Screening for depression in urban Latino adolescents

John Rausch, Patricia Hametz, Rachel Zuckerbrot, William Rausch, Karen Soren

Research output: Contribution to journalArticle

8 Scopus citations

Abstract

Purpose. Investigations were conducted on whether screening for adolescent depression was feasible and acceptable to patients in low-income, urban, predominantly Latino clinics. Further investigations were undertaken for provider acceptance of such screening. Methods. Adolescents aged between 13 and 20 years presenting to 3 pediatric and adolescent primary care practices affiliated with an academic medical center in New York City were screened for depressive symptoms using the Columbia Depression Scale. Providers were surveyed pre- and postimplementation of the screening regarding their attitudes and practices. Results. The vast majority (92%) of those approached accepted the screening. Twelve percent of those screened were referred for mental health treatment. Providers reported satisfaction with the screening tool and a desire to continue to use it. Screening was limited to 24% of eligible participants, and only 10% of screens were at sick visits. Conclusions. The Columbia Depression Scale seems acceptable to adolescent providers and patients in the mostly Latino study population. It may prove to be a helpful tool in evaluating adolescents presenting to primary care for depression. Further study will be required in other Spanish-speaking and minority populations. New methods will also be required to reach a greater proportion of patients, particularly those presenting for sick visits.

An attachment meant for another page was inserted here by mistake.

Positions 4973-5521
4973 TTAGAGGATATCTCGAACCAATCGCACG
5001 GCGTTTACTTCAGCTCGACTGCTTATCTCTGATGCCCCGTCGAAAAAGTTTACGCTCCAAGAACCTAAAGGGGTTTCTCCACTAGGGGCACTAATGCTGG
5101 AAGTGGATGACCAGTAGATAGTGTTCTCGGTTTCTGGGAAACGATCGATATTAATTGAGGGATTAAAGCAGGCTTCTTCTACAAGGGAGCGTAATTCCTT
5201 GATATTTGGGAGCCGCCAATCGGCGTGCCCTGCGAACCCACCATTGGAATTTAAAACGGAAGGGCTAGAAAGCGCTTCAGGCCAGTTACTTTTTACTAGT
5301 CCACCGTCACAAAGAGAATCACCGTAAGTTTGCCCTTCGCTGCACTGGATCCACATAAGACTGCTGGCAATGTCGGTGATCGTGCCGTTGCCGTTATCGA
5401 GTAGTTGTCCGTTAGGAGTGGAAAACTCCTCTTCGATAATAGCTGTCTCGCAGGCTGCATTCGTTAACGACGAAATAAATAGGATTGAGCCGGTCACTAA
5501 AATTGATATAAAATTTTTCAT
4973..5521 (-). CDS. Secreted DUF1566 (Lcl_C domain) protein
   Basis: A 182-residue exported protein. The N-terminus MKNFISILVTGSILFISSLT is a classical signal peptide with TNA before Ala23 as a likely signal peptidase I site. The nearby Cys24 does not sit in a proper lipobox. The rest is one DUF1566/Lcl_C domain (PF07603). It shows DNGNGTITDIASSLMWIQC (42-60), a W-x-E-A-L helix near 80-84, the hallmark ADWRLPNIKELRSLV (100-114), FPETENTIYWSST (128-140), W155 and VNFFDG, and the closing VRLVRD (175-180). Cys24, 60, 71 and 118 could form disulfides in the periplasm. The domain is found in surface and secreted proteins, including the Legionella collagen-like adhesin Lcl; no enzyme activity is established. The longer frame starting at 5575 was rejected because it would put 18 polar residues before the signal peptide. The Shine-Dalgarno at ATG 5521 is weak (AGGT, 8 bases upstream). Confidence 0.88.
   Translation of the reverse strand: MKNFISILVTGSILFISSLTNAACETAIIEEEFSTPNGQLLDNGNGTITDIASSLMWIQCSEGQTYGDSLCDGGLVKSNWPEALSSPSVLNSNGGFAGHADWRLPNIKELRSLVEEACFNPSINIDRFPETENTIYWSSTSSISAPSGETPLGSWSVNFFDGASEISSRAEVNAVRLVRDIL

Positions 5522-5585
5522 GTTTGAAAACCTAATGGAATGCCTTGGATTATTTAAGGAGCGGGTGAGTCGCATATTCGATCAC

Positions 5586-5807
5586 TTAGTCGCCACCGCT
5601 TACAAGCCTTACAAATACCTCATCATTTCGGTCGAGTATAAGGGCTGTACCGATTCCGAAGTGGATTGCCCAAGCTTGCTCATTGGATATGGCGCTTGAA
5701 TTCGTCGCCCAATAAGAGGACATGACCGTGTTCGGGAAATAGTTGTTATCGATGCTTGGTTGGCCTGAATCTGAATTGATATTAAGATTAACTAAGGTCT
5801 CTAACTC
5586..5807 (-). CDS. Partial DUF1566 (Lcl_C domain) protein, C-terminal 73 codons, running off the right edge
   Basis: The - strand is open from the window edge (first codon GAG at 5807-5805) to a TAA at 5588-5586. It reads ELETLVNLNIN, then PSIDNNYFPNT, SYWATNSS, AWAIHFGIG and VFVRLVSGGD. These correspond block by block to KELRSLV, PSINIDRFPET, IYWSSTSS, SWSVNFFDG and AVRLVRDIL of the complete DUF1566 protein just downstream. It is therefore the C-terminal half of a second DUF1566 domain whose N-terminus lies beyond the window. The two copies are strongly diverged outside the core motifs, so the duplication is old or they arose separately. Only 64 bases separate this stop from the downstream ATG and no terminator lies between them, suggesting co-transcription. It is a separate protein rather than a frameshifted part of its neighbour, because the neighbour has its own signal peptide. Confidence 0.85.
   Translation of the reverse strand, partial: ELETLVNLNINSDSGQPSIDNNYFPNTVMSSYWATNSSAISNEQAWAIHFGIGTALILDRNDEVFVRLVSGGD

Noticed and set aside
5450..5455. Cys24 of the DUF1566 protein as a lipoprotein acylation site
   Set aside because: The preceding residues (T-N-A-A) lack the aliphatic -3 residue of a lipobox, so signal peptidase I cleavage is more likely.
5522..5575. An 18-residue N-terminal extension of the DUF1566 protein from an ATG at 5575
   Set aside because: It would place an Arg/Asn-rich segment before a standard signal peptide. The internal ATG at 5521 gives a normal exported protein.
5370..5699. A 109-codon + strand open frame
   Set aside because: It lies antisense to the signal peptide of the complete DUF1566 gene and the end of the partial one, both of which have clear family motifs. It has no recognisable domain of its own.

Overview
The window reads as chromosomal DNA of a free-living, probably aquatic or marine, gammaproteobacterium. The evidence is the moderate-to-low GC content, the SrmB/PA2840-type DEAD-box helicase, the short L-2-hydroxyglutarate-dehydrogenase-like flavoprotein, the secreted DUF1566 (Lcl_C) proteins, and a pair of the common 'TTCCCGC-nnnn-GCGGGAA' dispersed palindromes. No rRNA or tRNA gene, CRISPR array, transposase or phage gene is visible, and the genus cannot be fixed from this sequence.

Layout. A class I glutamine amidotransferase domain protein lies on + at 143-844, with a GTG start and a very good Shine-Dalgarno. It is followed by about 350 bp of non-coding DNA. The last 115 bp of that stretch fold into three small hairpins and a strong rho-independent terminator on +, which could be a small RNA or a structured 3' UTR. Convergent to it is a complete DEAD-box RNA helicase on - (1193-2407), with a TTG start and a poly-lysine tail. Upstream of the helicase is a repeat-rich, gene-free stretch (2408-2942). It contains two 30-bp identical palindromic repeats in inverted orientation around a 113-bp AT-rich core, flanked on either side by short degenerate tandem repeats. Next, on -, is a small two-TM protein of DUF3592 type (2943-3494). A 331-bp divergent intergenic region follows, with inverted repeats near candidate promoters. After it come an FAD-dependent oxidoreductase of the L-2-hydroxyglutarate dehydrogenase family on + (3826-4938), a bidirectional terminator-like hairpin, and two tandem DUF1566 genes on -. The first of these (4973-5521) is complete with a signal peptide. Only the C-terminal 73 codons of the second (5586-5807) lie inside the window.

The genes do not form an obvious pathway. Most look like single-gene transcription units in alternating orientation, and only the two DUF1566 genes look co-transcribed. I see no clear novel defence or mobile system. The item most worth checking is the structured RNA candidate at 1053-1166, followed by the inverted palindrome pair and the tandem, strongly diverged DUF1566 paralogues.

Original languageEnglish (US)
Pages (from-to)964-971
Number of pages8
JournalClinical Pediatrics
Volume51
Issue number10
DOIs
StatePublished - Oct 1 2012
Externally publishedYes

Keywords

  • adolescent
  • depression
  • screening

ASJC Scopus subject areas

  • Pediatrics, Perinatology, and Child Health

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